(Disclaimer: I don’t encourage elopement, for it takes a heavy toll on the families of the persons involved in the act.)
Marriages are made in heaven, some believe. But not all marriages, few say. It became true in the case of a guy, who gave me my firsthand experience with elopement.
A friend of mine, after our post-graduation, revealed his plans to elope and marry his lover. She was house arrested for about a year-and-half, until the day she ran off, since the day he approached her parents, soon after landing a decent job. His parents, too, opposed their alliance because of caste. However, he didn’t give up on making an effort to convince them all, but to no avail. All the while, she kept in touch with him by sneaking a cell phone in her dress into the bathroom.
But, I had a hunch that he chose to marry a wrong person and I did warn him against making a wrong move, but in vain (alas! Love is blind, not always though)! A handful of bold buddies agreed to help him. My family got the wedding invite, too, so I could make it to the ceremony. A temple in a remote village near Rajahmundry became the venue.
The D-day arrived and I reached the RVP by 8 am, only to realise that I’m the only girl taking the adventure trip; the rest backed off in the last minute, apparently out of fear. A few moments later, one of our friends picked the girl up from her home, and we all left for the wedding venue in a jeep. Four guys on two bikes escorted us. However, there was no chase, like in films, but there were adrenaline rush and persistent efforts to console the hysterically weeping bride. All along, my intuition kept warning me, but there was little I could do to prevent the imminent danger, and the journey seemed excruciatingly long.
The girl’s tears kept flowing even after we arrived at the venue in the afternoon. As the muhurat was late in the night, my friends kept cheering her up in every possible way. They finally succeeded, but my woes just began.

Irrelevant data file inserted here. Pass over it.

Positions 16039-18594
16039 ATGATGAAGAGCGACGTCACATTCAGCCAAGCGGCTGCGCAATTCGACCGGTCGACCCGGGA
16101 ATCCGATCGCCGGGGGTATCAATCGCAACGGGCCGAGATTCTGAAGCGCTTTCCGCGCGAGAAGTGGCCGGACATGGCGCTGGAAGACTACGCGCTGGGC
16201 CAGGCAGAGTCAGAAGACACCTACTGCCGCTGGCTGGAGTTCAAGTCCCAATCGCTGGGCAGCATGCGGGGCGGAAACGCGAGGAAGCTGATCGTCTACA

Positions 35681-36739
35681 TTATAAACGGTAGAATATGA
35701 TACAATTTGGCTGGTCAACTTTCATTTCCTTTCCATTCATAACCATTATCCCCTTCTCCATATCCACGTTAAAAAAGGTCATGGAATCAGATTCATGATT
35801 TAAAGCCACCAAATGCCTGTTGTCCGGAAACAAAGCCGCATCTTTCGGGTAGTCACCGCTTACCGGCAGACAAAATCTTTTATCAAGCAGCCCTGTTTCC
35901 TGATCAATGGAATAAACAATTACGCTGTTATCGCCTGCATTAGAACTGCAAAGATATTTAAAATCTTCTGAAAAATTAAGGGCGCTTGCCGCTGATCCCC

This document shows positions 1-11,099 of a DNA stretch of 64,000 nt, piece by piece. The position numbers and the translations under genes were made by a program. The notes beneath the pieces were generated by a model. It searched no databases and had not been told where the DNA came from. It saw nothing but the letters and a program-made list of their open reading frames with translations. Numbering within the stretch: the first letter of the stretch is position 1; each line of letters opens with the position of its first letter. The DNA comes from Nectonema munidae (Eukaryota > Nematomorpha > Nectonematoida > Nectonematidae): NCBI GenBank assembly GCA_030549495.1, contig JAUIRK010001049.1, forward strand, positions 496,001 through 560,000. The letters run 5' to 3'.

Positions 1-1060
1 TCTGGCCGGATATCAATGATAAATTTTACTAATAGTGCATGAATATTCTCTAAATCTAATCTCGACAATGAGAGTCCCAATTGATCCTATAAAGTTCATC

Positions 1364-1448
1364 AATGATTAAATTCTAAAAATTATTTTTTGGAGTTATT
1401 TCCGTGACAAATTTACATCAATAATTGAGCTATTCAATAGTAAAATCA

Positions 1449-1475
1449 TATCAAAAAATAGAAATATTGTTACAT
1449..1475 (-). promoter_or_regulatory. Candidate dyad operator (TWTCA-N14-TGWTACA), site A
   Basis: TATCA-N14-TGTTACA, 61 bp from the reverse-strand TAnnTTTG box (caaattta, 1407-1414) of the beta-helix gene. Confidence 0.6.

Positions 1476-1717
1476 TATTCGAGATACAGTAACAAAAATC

I had to drape the saree, do the makeup and decorate the bride. With no helping hand, it took me several hours, my yet another firsthand experience. Nevertheless, all these seemed less troubling, for the bride didn’t eat anything since morning and was on the verge of falling unconscious. I somehow convinced her to have few morsels of a burnt, soggy masala dosa so she won’t pass out during the wedding. However, I had little time to dress up or eat and left for the temple in my unsuited-for-the-occasion chudidar.
I had my dinner sitting right behind the bride, amid the chanting of hymns. Well, the burnt, soggy masala dosa tasted yum to the starving-me! The guests, who attended another wedding in the same venue, blessed the newlyweds as well. While autographing the marriage register, as a witness, I offered my heartfelt condolences to my buddy, in silence.
The rest is history. My friends kept me posted about his rocking marriage life, for he hardly got an opportunity to stay in touch with me. Then, one day, he telephoned me. “You were right Jyothi. I chose a wrong person! My life became a living hell,” he wailed, while narrating a story as complex as Ekta Kapoor serial. I could do nothing but pray for him and his parents, hoping that they would get all the strength required to adapt to the agony.
Even as I was amazed at my sixth sense, which proved me right, someone inside me chuckled, “We seal our fate with the choices we make!”
Tags: #elopement #marriages #FirsthandExperience #wedding #bride #muhurat #newlyweds